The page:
Date of Posting: 19 July 2015
Posted By: Mattheo Oder So
Being a newcomer to a community can always be a little nerve-racking. This particular small community on the island of Koh Seh is a very welcoming, friendly, and independent group of well traveled people and kind, understanding locals which integrate seamlessly with the volunteers. Arriving in Cambodia presented a few challenges, but finally making it to the island was a huge relief. The camp lies right on the edge of the island, alongside a gorgeous beach with a terrific ocean view, and I was quite taken back at how beautifully efficient the camp was, being able to be settled in no less than an hour, and with renewable energy sources, a true environmentally friendly area. The remote nature of the island just adds to the experience, as you are able to step out of the noise that is daily modern life. Seeing the conservation work that people are being able to achieve here is inspiring, and I am intrigued by all the individual projects that people carrying out and I am eager to learn more. The seahorse research is fascinating as well, leading to a style of diving that I am not familiar with, but equally excited about. I continue to look forward to contributing to this small society, and as I have been told to do, mould the shape of this sandbox of an island, and continue to get to know the interesting and down to earth people of whom I have the pleasure of sharing this experience with.
Date of Posting: 19 July 2015
Posted By: Marc Shellard
Traveling alone for the first time to a foreign country can be daunting for some. That was certainly the case with me until I arrived at the Oceanarium at Kep Pier which is too run by Marine Conservation Cambodia. I was met by Paul Ferber and ,the founder of MCC, and his amazing family and I was instantly made feel welcome and at ease. He filled me in about the on-going projects and about my soon to be home for the next three months. With that concluded we made the hour long boat journey to the secluded island of Koh Seh. Upon arrival I was made feel welcome by all- volunteers and staff alike- given a tour of our island, inhabited only by the MCC team and a fisheries police station, and then showed to my bungalow which was shared with another volunteer. Basic? Very, but I soon adjusted to the limited electricity and the bucket showers and it very quickly became my home, one I would hate to leave when the time came.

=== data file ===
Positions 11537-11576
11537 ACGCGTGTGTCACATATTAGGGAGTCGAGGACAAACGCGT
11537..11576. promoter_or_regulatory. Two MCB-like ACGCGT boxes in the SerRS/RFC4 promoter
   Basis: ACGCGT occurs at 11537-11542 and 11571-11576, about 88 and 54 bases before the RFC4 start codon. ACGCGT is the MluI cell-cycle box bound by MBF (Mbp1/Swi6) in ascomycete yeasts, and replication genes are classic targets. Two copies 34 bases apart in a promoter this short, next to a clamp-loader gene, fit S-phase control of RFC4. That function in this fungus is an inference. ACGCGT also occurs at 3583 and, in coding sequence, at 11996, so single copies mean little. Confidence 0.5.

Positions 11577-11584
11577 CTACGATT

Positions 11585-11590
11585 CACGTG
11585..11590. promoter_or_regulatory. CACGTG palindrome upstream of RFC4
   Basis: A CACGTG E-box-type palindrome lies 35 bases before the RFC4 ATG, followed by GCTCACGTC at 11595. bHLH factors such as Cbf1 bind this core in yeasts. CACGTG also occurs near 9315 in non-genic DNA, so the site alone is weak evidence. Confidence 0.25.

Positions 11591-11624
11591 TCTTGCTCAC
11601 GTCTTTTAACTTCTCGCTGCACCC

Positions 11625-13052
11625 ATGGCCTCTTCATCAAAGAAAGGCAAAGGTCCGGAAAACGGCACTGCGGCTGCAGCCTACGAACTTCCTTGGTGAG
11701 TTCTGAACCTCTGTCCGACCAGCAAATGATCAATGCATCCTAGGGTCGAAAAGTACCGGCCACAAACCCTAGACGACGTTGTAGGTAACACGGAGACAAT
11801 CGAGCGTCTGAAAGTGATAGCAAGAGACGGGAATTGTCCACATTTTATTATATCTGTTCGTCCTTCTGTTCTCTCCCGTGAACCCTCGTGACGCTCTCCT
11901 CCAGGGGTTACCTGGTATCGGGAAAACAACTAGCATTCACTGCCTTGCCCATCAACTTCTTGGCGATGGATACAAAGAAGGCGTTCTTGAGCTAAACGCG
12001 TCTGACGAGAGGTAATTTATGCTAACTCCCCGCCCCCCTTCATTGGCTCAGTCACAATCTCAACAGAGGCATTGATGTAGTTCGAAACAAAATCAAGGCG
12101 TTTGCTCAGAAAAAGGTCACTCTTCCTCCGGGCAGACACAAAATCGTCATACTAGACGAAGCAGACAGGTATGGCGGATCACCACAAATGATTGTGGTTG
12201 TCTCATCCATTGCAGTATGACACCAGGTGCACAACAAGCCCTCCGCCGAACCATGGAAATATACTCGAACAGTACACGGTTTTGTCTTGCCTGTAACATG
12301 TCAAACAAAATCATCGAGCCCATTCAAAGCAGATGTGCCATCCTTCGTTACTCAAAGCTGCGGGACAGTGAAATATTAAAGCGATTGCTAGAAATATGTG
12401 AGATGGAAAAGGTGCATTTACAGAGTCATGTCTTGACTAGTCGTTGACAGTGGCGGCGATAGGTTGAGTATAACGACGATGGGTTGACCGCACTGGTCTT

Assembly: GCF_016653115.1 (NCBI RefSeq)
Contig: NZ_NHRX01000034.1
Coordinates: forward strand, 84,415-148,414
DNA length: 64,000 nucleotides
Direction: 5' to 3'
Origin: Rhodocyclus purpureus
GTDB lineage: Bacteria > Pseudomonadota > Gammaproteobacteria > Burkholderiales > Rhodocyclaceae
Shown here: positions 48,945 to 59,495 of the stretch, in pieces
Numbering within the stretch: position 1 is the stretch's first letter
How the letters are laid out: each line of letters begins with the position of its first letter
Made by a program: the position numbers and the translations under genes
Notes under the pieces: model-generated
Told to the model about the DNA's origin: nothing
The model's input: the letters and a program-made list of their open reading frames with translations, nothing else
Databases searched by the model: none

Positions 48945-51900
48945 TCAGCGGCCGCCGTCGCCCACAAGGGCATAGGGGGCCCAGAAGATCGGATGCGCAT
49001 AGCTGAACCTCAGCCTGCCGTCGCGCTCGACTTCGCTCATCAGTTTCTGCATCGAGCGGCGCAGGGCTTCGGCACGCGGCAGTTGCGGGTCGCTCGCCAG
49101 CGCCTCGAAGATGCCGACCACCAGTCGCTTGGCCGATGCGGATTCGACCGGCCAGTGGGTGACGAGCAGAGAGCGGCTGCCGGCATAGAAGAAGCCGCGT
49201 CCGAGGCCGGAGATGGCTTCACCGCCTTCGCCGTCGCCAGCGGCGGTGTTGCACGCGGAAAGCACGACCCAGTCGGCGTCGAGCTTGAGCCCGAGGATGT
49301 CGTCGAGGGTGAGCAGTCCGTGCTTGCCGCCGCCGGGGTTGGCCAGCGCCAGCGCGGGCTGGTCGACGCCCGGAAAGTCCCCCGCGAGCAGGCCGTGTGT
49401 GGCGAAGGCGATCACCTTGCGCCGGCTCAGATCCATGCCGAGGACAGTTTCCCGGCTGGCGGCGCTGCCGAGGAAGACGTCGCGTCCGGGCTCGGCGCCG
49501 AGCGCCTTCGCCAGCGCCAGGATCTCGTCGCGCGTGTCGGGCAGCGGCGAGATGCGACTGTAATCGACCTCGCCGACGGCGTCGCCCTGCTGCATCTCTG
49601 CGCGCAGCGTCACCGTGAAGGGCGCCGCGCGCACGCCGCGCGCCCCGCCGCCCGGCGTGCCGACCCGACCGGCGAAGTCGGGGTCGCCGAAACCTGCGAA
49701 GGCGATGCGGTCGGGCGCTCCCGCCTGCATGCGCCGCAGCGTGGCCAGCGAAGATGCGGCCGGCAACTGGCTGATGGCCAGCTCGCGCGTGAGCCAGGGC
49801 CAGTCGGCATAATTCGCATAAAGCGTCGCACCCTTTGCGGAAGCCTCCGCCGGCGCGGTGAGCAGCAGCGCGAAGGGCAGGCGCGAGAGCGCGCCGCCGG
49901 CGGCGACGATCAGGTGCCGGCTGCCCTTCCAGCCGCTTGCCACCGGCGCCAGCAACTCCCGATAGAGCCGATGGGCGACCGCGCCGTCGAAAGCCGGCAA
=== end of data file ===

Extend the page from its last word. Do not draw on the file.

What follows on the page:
My first few weeks were split between completing my dive qualifications, snorkeling and Reef Check Survey training which allowed me to to partake in surveys and the monitoring of the well-being of the reefs around Keps' archipelago. I was taught how to correctly identify fish, invertebrates and substrate which allowed me plenty of time in the water to put my ID skills to practice. Once my training was completed along with my dive certifications I participated in Reef Check surveys on numerous reefs and with in a short period of time I could already see a visible improvement upon the reefs due to the decreased amount of illegal fishing in the area which the MCC patrol team works very hard to achieve. After a while the volunteers were also trained to partake in seahorse surveys which involved learning to ID seahorse species in the area, how to take measurements and record the data found on the seahorse to allow the monitoring of populations sizes and distributions. Besides diving and surveys, there were many land-based activities on the to do when the weather wasn't suitable for being in the water such as beach clean-ups, building anti-trawling devices, report writing and data entries.

Even with loads of work to do during the day there was still plenty of time to spend as you pleased during the evening. Playing volleyball, watching films, playing cards and night swims amongst the breathtakingly beautiful bioluminescence were just a few of the many ways to spend your evenings. Every second week or so we got the day off for the 'Island Swim', a swim to a neighboring island for a picnic lunch which was followed by a fun dive. Fridays were commenced with an early boat ride back to the main land to participate in interviews with local fishermen from small scale fishing villages to uncover the impact that illegal fishing was having on their livelihoods. This was always a humbling experience and it made us aware at how truly devastating illegal fishing can be and how imperative it was to try prevent it.

Working with MCC was an experience that I will forever be grateful to have had. For my whole three months I felt that my contribution was truly appreciated, that my efforts were helping to make a difference and contributing to the conservation of the oceans. I met so many amazing people who made feel like part of a team-of a family- and that was inarguable what made my experience so memorable. This is truly one organisation doing what they do for the right reasons and do it with so much passion. If you are looking to have one great time while contributing to a great cause I would recommend MCC without a doubt.